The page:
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20 Jul, 2016 13:00

Pound up as UK unemployment falls to lowest since 2005

Pound up as UK unemployment falls to lowest since 2005

The British pound rallied from its week low on Wednesday after the country’s jobless rate dropped below five percent for the first time in over a decade.

Sterling outperformed 16 other major currencies after the Office for National Statistics posted the unemployment level in the UK at 4.9 percent in the three months through May. Economists polled by Reuters had expected it to keep at 5.0 percent.

Another reason for the strengthening pound is that foreign companies in Britain continue to do business as usual, despite the ‘No’ vote to the European Union.

“The pound is obviously appreciating following the labor market data,” Thu Lan Nguyen, a currency strategist at Commerzbank in Frankfurt told Bloomberg.

However, the analyst points out the data doesn’t take into account after the Brexit vote. “So they do not include any Brexit vote sets yet. But it does show the economy was doing quite well before the referendum at least,” Nguyen said.

The number of unemployed has fallen to 1.646 million, while the number of people having a job rose by 176,000 to 31.705 million.

READ MORE: Leading US bank invests in London despite Brexit fears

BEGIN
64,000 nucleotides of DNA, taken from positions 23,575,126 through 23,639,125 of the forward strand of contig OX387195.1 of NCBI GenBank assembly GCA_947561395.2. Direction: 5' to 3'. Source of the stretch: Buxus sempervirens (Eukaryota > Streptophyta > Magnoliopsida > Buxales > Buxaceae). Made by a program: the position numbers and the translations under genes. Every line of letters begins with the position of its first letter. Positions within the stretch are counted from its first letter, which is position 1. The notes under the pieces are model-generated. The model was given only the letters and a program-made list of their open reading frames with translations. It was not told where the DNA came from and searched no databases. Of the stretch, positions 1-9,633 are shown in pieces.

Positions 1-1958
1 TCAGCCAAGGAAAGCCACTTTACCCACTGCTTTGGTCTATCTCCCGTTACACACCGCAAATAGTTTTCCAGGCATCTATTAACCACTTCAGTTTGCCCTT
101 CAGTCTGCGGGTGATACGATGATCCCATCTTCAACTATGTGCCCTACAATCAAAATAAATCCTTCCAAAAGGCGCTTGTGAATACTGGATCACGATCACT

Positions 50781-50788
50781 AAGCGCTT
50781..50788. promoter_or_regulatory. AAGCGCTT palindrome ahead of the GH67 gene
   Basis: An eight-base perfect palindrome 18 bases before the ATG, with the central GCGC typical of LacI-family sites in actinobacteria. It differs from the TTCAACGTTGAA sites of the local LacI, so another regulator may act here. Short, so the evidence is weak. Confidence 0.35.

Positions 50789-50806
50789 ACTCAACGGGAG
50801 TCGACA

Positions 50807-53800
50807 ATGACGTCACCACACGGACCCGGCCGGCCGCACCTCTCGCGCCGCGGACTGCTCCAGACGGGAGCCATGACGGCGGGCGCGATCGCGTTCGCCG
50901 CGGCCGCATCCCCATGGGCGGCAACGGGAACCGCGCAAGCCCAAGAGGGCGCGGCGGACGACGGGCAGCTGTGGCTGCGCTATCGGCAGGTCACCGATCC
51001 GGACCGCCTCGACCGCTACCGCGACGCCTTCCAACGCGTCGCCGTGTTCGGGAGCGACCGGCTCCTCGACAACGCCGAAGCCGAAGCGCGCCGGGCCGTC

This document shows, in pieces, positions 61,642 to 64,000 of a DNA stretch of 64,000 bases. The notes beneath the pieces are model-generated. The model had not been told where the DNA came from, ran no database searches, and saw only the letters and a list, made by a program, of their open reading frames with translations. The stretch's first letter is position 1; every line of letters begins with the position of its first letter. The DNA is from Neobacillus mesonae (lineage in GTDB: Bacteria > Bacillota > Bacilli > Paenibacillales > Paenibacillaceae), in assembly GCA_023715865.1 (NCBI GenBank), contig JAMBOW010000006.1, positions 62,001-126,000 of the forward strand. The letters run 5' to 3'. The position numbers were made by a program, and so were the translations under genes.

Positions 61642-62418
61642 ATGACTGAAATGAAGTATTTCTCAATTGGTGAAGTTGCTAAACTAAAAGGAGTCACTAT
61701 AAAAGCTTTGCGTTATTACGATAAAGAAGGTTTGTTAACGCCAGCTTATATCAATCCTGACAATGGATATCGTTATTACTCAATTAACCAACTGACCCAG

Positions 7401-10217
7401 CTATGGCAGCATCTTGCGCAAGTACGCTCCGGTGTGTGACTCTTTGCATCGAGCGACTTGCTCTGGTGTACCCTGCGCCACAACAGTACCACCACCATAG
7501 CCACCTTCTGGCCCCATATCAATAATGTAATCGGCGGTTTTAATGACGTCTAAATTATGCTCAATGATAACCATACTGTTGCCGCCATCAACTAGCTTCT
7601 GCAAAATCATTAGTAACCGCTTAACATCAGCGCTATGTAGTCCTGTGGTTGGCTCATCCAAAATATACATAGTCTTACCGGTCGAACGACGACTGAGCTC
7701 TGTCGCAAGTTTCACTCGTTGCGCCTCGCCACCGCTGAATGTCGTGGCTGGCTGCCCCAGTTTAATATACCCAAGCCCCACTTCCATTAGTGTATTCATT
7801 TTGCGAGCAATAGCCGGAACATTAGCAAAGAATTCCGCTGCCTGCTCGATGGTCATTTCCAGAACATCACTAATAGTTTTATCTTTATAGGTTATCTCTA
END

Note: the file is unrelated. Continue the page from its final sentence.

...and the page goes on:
The UK’s new Chancellor Philip Hammond saw positive news in the jobs report.

“Today’s employment and wage figures are proof that the fundamentals of the British economy are strong. In the months before the referendum, employment in the UK reached a new record high, unemployment fell to its lowest in a decade and wages continued to rise,” he said.

July’s report by the Bank of England said "there was no clear evidence of a sharp general slowing in activity," but warned there have been some negative consequences since the referendum.

READ MORE: Brexit throws 'spanner in the works' of global economy - IMF

“A majority of firms spoken with did not expect a near-term impact from the result on their investment or staff hiring plans. But around a third of contacts thought there would be some negative impact on those plans over the next twelve months," the Bank said.